What we've seen from running larger scale fundraising operations on NationBuilder is that donors are often confused/lost in the process of going from a ticketed event page to the contribution page for check-out. From a UX standpoint, it's pretty clear that when you lengthen the process for someone trying to purchase a ticket to an event to two pages, you are likely to lose some folks along the way.
An event/donate hybrid page-type would solve this problem. Letting people RSVP and actually purchase their tickets on the same page would definitely improve drop-off rates for online ticket sales.Official response from Adriel Hampton not planned
Every major ticketing system has an event details page where you select how many tickets you want, and then you land on the payment page. It's the most desirable interface for this functionality.
NationBuilder's contact view is great for viewing logged contacts in the database. What's missing in the control panel is a comprehensive analytical dashboard for your website and social media accounts so you can see everything from online signups, specific page actions taken, RTs, and FB likes all on one board.
Right now, cobbling together an analytical report for a Nation requires multiple search queries in advanced search, you can't even search for new signups "today" (as far as I know), and it's usually unclear who came from where. People, including me, often forget to check "joined from page" in these kinds of searches. You really have to be an advanced user to pull these metrics together and that shouldn't be the case. Seeing basic stats on how your website action pages are doing and filtering those by time-span should be as easy as viewing your logged contact history.
Right now, when you go to create a new page "include in top nav" is checked as a default. This is cumbersome for bigger campaigns who have staff drafting and publishing blog posts but have a nice Veracity Media designed theme where the top nav is essentially "set". If one of these staff forgets to uncheck "include in the top nav" this creates a problem. I would definitely suggest unchecking it as a default.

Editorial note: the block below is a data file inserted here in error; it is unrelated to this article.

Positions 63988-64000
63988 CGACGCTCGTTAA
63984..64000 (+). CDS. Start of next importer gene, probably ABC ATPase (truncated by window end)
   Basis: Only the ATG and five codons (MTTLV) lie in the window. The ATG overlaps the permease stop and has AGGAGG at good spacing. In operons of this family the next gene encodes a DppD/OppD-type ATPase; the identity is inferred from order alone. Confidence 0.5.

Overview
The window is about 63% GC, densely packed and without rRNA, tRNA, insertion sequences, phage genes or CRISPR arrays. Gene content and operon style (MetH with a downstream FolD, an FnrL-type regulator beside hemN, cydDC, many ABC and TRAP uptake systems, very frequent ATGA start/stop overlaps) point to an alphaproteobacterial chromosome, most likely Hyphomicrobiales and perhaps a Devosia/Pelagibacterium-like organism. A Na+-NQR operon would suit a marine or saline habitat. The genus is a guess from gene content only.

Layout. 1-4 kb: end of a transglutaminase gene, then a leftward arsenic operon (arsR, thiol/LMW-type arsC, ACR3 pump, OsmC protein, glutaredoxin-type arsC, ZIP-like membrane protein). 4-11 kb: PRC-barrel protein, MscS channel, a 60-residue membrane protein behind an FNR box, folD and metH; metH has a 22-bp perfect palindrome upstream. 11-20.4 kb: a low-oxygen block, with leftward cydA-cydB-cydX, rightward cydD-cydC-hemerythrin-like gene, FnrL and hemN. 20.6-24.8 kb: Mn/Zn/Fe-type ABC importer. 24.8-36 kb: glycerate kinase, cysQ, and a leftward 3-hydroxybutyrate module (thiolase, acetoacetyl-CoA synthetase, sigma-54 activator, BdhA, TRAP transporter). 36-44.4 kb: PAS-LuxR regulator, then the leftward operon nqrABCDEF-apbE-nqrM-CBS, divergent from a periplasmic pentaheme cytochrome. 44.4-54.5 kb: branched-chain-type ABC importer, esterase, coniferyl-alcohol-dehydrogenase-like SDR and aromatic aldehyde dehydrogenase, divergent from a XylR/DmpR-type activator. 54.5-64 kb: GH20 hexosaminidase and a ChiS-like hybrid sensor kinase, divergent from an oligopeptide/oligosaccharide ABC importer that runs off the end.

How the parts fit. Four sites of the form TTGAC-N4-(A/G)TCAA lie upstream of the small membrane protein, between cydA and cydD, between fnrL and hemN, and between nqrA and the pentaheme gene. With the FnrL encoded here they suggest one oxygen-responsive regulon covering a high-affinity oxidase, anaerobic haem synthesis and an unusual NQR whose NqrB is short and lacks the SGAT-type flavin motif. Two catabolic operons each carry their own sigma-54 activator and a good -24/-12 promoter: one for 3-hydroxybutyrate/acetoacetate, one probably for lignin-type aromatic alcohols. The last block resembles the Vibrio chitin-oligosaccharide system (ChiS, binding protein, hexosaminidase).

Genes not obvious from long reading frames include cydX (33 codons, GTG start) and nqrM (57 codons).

Additionally, I would suggest adding a site-wide feature called "lock top nav" which let's administrators keep others control panel users from publishing new pages to the top nav.
Don't see the option anywhere.Official response from Jason Meer
This is not a feature of surveys at this time. Under Survey details>Settings, you can mark responders for follow-up so that the assigned point person knows to reach out after the survey has been completed. Alternatively, you could direct users who complete the survey to land on a page that details next steps as you might have laid out in an autoresponse email.
If I want these features disabled on every page of my site (as is often the case) except for one (a suggestion box page perhaps), there is no easy way to enable these features for that one page. I have to enable them site-wide and go through and disable them page by page for the entire site, except the one page I needed them for.
I have a fundraising event page. I'm using hosts and selling tickets.
Hosts appear in alphabetical order in the drop-down menu I've noticed. I need the primary hosts (the people who's home the event is being held at) to appear first on this drop-down. Is there any way for me to change this order?
Ticket levels appear smallest to largest. I need them to appear largest to smallest. Same thing, anywhere I can change this?
Official response from Jason Meer completed
Both host names and ticket levels are displayed using Liquid output tags and sorted as described by default. You can copy the generated HTML tags by viewing the source of the page and re-arrange the items in the page template, replacing the Liquid tags. This is considered a hack and any changes to ticket levels in the control panel will not be reflected.
A necessary feature.
In so many feeds around the control panel it says "Joe Doe took an action 5 days ago". This becomes even less precise when you are dealing with months and years.
I know in some cases people prefer approximations here, but in many cases (especially big campaigns that do a lot of fundraising) a precise time stamp would be better. Some kind of global option to go with one or the other would do the trick.Official response from Adriel Hampton completed
If you hover your mouse over the timestamp, it will give an exact time.